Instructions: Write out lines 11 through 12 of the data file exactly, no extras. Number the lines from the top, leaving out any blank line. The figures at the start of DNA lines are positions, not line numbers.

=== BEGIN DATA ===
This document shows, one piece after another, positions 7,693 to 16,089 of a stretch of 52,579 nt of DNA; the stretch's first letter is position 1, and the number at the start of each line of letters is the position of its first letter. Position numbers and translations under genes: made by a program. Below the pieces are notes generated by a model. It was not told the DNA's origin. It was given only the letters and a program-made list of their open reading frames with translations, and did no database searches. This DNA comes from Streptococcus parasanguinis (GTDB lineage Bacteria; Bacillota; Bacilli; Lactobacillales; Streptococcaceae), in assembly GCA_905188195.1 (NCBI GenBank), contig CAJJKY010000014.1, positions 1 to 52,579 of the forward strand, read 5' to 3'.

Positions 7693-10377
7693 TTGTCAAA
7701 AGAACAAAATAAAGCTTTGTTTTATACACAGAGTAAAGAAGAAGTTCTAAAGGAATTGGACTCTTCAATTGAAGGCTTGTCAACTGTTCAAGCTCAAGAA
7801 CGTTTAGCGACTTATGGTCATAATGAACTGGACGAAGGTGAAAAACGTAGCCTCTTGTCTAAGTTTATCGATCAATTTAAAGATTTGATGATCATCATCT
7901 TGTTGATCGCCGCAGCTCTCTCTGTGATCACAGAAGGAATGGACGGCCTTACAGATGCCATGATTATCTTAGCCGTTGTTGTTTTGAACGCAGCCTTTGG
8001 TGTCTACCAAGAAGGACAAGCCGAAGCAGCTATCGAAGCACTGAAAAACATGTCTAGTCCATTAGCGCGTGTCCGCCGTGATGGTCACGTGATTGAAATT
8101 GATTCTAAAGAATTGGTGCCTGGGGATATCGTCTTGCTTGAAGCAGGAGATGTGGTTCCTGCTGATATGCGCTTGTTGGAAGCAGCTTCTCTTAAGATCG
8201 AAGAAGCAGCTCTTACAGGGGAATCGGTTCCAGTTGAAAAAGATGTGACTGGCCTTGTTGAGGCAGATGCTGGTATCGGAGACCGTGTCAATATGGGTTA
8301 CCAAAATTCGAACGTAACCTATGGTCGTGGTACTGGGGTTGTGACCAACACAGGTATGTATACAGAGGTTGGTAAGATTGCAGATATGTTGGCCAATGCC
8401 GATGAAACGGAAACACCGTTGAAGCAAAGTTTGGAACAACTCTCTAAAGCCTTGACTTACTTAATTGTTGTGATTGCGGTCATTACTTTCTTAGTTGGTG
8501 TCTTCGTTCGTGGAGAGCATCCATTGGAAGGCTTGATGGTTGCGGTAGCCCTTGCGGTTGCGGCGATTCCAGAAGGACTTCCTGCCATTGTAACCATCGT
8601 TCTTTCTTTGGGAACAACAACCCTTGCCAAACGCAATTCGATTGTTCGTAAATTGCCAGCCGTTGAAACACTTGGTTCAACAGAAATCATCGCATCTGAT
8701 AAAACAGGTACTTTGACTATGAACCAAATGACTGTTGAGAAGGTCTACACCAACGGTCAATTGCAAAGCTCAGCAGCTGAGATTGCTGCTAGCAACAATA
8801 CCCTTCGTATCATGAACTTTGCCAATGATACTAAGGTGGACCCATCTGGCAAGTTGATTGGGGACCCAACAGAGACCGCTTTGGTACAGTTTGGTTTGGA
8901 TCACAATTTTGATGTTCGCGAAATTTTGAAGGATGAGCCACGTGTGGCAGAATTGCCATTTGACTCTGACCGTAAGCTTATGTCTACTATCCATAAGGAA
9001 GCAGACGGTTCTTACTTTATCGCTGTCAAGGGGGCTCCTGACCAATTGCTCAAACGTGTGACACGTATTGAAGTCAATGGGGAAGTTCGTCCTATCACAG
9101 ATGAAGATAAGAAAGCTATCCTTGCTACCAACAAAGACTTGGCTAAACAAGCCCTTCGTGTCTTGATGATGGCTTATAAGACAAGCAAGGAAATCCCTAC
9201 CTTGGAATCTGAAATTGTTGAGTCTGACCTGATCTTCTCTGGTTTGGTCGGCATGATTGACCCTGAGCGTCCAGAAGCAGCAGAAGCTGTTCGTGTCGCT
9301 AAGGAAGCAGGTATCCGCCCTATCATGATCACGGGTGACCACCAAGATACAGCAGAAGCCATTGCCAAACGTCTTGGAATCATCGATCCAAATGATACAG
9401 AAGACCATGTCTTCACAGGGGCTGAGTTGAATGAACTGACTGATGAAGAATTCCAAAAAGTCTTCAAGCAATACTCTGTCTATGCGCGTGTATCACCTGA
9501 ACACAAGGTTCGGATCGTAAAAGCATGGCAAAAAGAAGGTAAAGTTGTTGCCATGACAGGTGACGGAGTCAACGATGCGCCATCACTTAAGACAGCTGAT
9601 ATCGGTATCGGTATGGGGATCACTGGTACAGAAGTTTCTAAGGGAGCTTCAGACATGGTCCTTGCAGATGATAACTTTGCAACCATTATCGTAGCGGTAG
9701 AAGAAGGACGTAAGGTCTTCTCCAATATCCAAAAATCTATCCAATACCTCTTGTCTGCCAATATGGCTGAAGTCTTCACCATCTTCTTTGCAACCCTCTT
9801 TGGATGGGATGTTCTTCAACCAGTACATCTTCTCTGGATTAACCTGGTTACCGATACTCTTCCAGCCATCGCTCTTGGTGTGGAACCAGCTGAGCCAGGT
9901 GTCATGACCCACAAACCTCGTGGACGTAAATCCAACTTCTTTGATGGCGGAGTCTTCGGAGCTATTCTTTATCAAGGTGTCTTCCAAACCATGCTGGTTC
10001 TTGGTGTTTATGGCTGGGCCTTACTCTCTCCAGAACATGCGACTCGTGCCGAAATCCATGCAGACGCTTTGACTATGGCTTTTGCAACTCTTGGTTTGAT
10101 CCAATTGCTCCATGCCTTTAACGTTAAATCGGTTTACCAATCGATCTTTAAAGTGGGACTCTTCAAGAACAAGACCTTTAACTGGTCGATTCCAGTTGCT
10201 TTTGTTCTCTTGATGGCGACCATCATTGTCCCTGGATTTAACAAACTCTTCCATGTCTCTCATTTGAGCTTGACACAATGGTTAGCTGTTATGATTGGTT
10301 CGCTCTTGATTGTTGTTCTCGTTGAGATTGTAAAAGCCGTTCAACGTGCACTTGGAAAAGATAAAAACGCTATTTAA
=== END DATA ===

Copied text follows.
8401 GATGAAACGGAAACACCGTTGAAGCAAAGTTTGGAACAACTCTCTAAAGCCTTGACTTACTTAATTGTTGTGATTGCGGTCATTACTTTCTTAGTTGGTG
8501 TCTTCGTTCGTGGAGAGCATCCATTGGAAGGCTTGATGGTTGCGGTAGCCCTTGCGGTTGCGGCGATTCCAGAAGGACTTCCTGCCATTGTAACCATCGT